For the Ashworth family the race was truly a family affair. Gary and Kim, parents’ to 11-year-old twins Hannah and Jakoblove doing races together. Kim and Hannah chose the 4k, while Gary and Jakob ran the 10k. Leesburg locals, they chose this race because they wanted to “start the New Year off right and stay fit together as a family.”
On course Kim, was seen cheering for her son and husband after her race was over. Running together is not the only family tradition this foursome has. They individually come up with their resolutions for the year and share them with each other before dinner that night. Not wanting to ruin their tradition they kept their goals and resolutions for the upcoming year closely guarded.
As the sound of the guitar echoed in the gym, runners like Paula Fergusson laughed when asked what her resolutions were for 2013.
“Hold on, let me think, I know I have one,” she said. “Complete another half marathon!”
Was this a last minute goal or one she had in mind before? One can’t be sure, but maybe sharing her goal, will help her achieve it in 2013. Fergusson’s husband Ernie ran his first 10K. What better way to ring in the New Year than by accomplishing a goal in the first 12 hours.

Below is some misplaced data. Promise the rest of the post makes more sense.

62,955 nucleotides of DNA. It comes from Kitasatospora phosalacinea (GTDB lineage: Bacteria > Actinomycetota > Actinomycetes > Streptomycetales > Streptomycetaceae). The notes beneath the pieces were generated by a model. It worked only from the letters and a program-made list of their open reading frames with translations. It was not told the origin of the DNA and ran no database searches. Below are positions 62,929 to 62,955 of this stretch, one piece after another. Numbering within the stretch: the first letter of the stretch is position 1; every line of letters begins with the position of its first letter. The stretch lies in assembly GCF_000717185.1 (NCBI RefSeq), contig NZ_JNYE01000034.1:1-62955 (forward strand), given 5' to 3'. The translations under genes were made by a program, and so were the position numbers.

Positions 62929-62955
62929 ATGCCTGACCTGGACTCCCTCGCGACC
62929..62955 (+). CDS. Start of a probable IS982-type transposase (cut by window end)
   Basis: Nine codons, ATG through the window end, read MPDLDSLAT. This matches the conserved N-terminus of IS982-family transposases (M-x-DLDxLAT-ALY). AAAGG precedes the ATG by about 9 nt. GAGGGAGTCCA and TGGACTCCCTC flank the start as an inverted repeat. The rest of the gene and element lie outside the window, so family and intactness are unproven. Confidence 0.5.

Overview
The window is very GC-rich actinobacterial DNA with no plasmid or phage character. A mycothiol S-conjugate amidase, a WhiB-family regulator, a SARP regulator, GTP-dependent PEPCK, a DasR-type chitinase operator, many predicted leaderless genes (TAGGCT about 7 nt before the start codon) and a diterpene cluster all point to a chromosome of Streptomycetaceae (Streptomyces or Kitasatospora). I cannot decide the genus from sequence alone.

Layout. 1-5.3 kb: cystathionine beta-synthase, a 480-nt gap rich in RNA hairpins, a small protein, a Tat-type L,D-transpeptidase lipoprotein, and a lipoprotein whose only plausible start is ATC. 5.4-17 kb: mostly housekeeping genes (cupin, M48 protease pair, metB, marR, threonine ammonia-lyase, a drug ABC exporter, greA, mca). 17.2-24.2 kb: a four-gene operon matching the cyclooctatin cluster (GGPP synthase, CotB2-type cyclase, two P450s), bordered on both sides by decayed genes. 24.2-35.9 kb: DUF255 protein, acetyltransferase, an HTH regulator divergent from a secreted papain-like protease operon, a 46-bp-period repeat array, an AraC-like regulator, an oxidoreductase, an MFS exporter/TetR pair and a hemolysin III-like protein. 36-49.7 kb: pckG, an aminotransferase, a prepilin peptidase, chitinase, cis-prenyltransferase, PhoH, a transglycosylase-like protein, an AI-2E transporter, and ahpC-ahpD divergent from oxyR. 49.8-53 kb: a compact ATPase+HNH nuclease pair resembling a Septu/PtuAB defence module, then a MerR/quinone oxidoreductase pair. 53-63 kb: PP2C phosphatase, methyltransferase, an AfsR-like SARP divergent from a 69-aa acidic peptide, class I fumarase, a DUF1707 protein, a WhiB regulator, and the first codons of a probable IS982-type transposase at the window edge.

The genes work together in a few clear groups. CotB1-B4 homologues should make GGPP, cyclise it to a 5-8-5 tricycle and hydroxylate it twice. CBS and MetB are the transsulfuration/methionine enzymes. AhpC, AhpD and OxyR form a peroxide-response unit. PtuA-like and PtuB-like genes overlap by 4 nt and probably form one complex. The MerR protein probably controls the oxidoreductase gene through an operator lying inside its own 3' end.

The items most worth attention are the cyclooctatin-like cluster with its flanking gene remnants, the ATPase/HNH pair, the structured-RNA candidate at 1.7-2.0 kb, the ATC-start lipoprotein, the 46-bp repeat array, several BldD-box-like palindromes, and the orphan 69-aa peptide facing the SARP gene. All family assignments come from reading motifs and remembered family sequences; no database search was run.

Race Co-Director Carole Maloney wants to grow the race in 2014. The race raises money for eight different charities each year raised over $20,000. Unique to this year’s race was every participant being toasted with sparkling cider as they entered the Ida Lee Gym after the race.
“We really pay attention to the small details and make this race one that participants want to return to year after year,” she said. “Vie De France donated all the cookie dough for our post-race cookies and a gentleman in our Rotary Club baked them fresh New Year’s Eve!”
The music, provided by Dave Berry, added to the hometown feel of the race and created an atmosphere of joy as runners shared their running dreams and goals for 2013. Berry, a former local, who started providing the race entertainment in 2004, drives up from South Carolina every year because of the numerous requests from participants.
“Overall we want to create an experience runners won’t soon forget,” he said.